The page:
Wednesday, March 31, 2010

Memory Update on Porch

Not bad for an old guy. My files reveal that the decking on the 9th Street porch was actually done by Peter Post and was completed in June 1986. It was part of the same project that did have Fred Ecker involved, but while he was still on our staff. Our crew (Chuck, Fred and Mike according to Grant billings - talk about a dream team of restoration carpenters!!)worked inside replacing panels on the interior shutters while Peter was hired to do the work on the porch. According to his billing records, most of the deck was replaced using 2" by 6" salt treated lumber purchased from Siewers, which he made tongue in groove. That deck has been in place for 24 years and is holding up remarkably well. A good paint job should ensure us at least another 10 years if not more.

9th Street Porch at JM House

Among the items to be addressed at the John Marshall House as part of the Exterior trim portion of the project is the 9th Street porch. Even though it is rarely used, it is on a major thoroughfare and needs to be kept in good condition. Walking on it this morning, the decking itself is actually in pretty good shape. Fred Ecker and his Tidewater Preservation group relaced the decking in the late 1980s? Going by memory here but I believe it was about that time frame. The paint is in very bad condition and will need a thorough scraping, unless it manages to completely peel itself off before we get there to scrape it. Then a good coat of deck paint and a commitment to refresh it every five years or so.

Wednesday, March 17, 2010

John Smith Roasted His Weenie Here

Hey, it could have happened. The restoration department just finished installing an exterior outlet for a food kiosk by the Archaearium. The 110 volt, 20 amp GFCI circuit runs in pvc conduit for just over 200 feet and is mounted to the statehouse fence. It took 3 men about 3 days plus $265 in materials to install. Good luck keeping guests with their food purchases out of the museum.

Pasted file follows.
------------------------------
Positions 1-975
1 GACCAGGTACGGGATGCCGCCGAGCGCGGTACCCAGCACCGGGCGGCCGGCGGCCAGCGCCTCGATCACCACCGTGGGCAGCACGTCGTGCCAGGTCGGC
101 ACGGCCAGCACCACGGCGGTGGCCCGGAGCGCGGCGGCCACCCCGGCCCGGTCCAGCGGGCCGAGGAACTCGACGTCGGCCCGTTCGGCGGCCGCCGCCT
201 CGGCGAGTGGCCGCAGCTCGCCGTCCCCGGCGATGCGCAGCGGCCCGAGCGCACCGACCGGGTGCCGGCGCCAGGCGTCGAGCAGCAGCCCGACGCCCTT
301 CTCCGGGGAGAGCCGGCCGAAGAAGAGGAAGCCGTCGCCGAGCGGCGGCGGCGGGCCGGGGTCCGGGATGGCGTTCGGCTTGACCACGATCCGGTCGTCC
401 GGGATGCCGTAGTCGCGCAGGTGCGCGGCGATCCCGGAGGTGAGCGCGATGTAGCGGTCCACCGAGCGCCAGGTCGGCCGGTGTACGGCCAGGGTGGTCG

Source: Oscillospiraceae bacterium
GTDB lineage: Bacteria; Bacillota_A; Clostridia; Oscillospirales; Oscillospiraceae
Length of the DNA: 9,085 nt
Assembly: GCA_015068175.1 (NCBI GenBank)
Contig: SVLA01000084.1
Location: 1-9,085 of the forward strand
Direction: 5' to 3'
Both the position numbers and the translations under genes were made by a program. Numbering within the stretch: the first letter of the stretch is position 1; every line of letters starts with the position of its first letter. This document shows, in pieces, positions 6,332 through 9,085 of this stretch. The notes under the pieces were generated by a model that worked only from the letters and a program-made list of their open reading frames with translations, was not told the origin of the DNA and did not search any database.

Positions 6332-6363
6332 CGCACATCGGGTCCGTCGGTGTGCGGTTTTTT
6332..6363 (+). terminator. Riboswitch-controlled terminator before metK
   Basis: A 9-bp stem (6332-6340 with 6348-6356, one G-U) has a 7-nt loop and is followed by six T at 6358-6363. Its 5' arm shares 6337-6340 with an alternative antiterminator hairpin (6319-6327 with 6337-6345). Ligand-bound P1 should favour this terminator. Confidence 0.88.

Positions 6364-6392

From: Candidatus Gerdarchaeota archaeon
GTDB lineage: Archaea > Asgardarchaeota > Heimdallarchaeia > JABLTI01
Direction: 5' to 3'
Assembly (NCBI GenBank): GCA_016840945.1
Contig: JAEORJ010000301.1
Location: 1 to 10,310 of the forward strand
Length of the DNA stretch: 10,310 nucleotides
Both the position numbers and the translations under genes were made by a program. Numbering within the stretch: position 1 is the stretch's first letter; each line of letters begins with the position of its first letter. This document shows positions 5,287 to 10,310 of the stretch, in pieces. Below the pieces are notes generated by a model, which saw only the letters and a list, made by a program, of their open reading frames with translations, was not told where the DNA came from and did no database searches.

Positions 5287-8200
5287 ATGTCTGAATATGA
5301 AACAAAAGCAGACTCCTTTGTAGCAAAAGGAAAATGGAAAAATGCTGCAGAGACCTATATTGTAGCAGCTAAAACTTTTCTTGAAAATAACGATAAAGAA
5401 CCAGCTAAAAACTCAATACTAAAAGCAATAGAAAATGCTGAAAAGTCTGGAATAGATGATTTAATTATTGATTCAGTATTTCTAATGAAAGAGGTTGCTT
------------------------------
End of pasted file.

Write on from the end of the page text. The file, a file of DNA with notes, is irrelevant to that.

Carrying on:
Thursday, March 11, 2010

Happiness is Cape Henry in Your Rear View

The Restoration dept. has finally finished the Cape Henry gift shop renovations, five weeks behind schedule. We replaced the front door, some siding that had sun or termite damage, two outside lights, added an interior partition wall, hung twelve sheets of slatwall, and built an 8' by 10' storage shed with lights, insulation, shelves and a ramp.
None of the work was complex, so what took so long? Most of the extra time can be blamed on inefficient materials handling, while some was from the gift shop being open for normal operation during the renovation. When the department met with all parties in December of 2009, they were informed that the shop would be closed for two weeks in mid-January,2010. This would have allowed Restoration to use the shop as a depot for materials and tools, and allowed them to work past the 4:00 pm closing time. With the shop open, Restoration had to acquire only the materials they were going to use that day, and pause in their work to be respectful of visitors. Tools had to be loaded in the morning and offloaded in the evening because of the threat of inclement weather. With the siding taking up most of the usable extra space in the Mulebarn, Restoration could not stockpile much additional material, which meant a trip to Lowe's almost every morning. With a one to two hour trip to Lowe's every morning, plus loading the tools and then slugging through commuter traffic 1.5 to 2 hours , fast starts were not an option. In retrospect, given that there was no available lockable storage at the job site, renting a good size steel storage unit, about twenty feet long, would have made good sense. Hindsight really can be a bitch.